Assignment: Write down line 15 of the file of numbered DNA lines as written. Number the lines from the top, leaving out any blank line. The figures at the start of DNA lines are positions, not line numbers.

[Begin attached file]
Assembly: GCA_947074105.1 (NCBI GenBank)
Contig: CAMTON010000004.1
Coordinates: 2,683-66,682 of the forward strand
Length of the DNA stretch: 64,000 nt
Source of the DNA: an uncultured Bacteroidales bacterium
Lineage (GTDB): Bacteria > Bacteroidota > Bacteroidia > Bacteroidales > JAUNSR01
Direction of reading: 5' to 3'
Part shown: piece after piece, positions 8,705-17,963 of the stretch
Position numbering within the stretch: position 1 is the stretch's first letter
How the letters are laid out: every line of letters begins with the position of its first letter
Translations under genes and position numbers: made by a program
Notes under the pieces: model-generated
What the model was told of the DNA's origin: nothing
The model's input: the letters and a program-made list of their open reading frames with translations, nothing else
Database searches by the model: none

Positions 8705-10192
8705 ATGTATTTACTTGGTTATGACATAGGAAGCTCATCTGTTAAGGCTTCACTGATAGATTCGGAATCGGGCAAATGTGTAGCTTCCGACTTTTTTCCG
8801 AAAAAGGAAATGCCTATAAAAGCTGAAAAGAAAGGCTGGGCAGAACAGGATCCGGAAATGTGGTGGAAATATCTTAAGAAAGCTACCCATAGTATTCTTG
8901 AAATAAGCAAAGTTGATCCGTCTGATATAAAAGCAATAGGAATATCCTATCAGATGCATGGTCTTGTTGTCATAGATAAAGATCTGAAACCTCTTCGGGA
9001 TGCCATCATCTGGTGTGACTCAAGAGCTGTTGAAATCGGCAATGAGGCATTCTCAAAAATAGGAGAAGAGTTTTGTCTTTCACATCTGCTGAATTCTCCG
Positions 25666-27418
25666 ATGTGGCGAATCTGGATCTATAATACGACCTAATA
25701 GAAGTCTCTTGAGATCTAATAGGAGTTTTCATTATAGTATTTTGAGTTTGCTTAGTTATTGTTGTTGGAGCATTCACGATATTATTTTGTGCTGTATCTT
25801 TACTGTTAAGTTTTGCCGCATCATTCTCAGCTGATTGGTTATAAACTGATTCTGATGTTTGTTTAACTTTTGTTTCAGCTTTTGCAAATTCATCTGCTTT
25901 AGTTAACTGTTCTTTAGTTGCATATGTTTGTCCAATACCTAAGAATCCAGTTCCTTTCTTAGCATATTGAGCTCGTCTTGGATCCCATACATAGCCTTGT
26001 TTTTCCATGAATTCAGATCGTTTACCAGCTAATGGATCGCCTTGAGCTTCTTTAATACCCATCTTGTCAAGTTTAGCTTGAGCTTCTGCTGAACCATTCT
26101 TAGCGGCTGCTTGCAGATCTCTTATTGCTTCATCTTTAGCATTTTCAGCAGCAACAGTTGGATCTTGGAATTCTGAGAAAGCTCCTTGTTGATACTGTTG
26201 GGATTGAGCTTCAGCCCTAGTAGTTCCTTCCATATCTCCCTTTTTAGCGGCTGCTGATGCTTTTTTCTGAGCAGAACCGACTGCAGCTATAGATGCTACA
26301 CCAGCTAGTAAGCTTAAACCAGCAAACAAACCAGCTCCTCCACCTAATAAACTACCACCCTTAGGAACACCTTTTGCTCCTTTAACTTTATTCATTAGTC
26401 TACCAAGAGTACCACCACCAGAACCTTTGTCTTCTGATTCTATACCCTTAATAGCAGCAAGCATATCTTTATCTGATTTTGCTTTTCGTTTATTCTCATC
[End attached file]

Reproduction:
Database searches by the model: none